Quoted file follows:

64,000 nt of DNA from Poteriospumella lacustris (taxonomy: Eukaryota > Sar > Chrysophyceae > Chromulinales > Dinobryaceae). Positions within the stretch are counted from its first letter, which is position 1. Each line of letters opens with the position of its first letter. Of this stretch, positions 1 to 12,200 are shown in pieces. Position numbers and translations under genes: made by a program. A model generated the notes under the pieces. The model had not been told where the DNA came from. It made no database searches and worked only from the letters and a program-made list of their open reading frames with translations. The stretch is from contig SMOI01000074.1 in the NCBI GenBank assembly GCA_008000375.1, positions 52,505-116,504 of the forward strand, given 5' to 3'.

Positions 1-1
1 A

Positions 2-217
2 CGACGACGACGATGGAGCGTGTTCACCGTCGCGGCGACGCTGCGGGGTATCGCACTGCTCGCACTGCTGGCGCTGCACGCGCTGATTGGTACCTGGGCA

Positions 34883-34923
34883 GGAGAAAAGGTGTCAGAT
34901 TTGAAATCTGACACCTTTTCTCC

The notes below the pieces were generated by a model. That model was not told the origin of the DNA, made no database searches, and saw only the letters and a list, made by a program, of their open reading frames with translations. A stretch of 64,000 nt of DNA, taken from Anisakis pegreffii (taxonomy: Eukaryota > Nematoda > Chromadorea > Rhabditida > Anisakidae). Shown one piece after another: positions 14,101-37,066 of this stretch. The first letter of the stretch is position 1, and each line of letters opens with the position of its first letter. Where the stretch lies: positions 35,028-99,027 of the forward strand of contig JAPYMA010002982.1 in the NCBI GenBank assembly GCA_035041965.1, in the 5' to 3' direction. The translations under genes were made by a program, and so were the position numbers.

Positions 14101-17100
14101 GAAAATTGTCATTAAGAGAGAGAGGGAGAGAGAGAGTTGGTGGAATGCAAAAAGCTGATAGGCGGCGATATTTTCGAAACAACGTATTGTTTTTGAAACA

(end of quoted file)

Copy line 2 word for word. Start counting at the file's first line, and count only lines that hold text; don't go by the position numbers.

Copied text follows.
Positions 1-1